100+ organizations urge EPA to live up to its EJ commitments by strengthening chemical disaster rule

Press contact: Deidre Nelms, dnelms@comingcleaninc.org 802-251-0203 ext. 711 

(October 31, 2022) 101 organizations that are members or allies of the Coalition to Prevent Chemical
Disasters urged the EPA to fully satisfy the law and the agency’s core commitments on environmental justice, worker safety, and climate change by strengthening its proposed Safer Communities by Chemical Accident Prevention rule (Docket Number EPA-HQ-OLEM2022-0174). The comment can be read in full below:

October 31, 2022
The Honorable Michael Reagan
EPA Office of the Administrator Environmental Protection Agency
1200 Pennsylvania Avenue, NW 1101A
Washington, DC 20460

Re: Accidental Release Prevention Requirements: Risk Management Programs Under the Clean
Air Act; Safer Communities by Chemical Accident Prevention (Docket Number EPA-HQ-OLEM2022-0174)

Dear Administrator Regan:

The 101 organizations listed below that are members or allies of the Coalition to Prevent Chemical
Disasters and represent fenceline, community, worker, environmental justice, conservation, science,
health and other constituencies affected by chemical disasters and EPA’s Risk Management Program
(RMP) regulation submit these comments on October 31, 2022 in response to Docket ID Number EPAHQ-OLEM-2022-0174.

We appreciate EPA’s efforts to issue the RMP Safer Communities by Chemical Accident Prevention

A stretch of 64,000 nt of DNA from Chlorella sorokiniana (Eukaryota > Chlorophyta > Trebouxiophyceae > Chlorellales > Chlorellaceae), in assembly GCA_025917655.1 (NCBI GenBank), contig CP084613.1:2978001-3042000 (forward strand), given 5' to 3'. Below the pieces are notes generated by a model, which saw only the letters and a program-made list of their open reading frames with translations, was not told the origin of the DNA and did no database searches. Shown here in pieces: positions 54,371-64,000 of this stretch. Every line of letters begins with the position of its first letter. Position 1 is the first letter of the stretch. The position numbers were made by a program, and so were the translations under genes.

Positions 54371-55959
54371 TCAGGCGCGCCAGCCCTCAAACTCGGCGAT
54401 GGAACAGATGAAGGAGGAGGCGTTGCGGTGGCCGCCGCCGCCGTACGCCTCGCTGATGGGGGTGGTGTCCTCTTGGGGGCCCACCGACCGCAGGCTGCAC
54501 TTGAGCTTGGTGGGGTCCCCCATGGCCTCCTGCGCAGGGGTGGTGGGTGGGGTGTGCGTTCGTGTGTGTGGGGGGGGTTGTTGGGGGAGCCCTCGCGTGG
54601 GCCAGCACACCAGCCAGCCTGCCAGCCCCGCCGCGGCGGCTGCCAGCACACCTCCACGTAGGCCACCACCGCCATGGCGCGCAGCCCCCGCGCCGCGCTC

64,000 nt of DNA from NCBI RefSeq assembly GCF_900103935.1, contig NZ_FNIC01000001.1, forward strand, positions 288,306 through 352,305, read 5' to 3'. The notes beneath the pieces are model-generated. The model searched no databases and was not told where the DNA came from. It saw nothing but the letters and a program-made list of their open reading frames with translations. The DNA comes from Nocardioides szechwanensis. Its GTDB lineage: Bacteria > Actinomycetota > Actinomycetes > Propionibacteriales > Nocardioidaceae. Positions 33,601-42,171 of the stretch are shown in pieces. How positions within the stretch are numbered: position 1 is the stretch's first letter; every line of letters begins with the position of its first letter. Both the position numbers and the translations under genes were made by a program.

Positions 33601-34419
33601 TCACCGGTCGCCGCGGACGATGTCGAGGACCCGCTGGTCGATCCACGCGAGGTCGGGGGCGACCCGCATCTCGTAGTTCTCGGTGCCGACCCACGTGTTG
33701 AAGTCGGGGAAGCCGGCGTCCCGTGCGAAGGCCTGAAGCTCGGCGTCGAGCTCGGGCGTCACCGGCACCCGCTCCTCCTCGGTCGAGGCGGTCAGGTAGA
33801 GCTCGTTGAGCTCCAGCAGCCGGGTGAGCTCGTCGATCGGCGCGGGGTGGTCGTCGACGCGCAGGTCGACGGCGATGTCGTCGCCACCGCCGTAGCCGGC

proposed rule and Administrator Regan’s acknowledgment that “protecting public health is central to
EPA’s mission, particularly as we adapt to the challenges of climate change, and the proposal announced
today advances this effort, especially for those in vulnerable communities.” We have been encouraged
that EPA has held virtual listening sessions before drafting the rule and hearings during the proposed rule
comment period, during which the organizations submitting this comment have been calling for EPA to
finally fix critical weaknesses in the RMP rule. Such deficiencies have left workers and communities
vulnerable to severe hazards and over 3,400 incidents since 2004 alone, many causing death, injury, toxic
exposure and other harm.

EPA’s proposal incorporates many essential provisions we have called for that are well-supported by the
evidence and that are likely to save lives, prevent injury, and protect communities from shelter-in-place
and evacuation. Yet, despite all of the comments received, it seems that on some centrally important
issues EPA hasn’t fully understood the concerns voiced by fenceline communities, workers, and the
general public. We urge EPA to strengthen the proposal in key ways to fully satisfy the law and the
agency’s core commitments on environmental justice, worker safety, and climate change. EPA’s final rule
must deliver the basic and common-sense protections that communities, workers, and safety experts have
been seeking for decades – and ensure these take effect expeditiously and can be fully implemented and
enforced without further delay.

Specifically, our organizations urge EPA’s final rule to include:

  1. Climate-related prevention and safety measures to protect communities and workers from
    the double threat of chemical disasters hurricanes, floods, and other “natech” incidents
    where there is a domino effect of natural and technological disasters.
    • It is critically important that EPA’s proposal for the first time requires explicit consideration of
    natural or “external” hazards and power loss in hazard reviews and process hazard analyses for
    thousands of the most potentially dangerous chemical facilities, including refineries, chemical
    manufacturers, agricultural chemical facilities, water treatment systems, and many more – and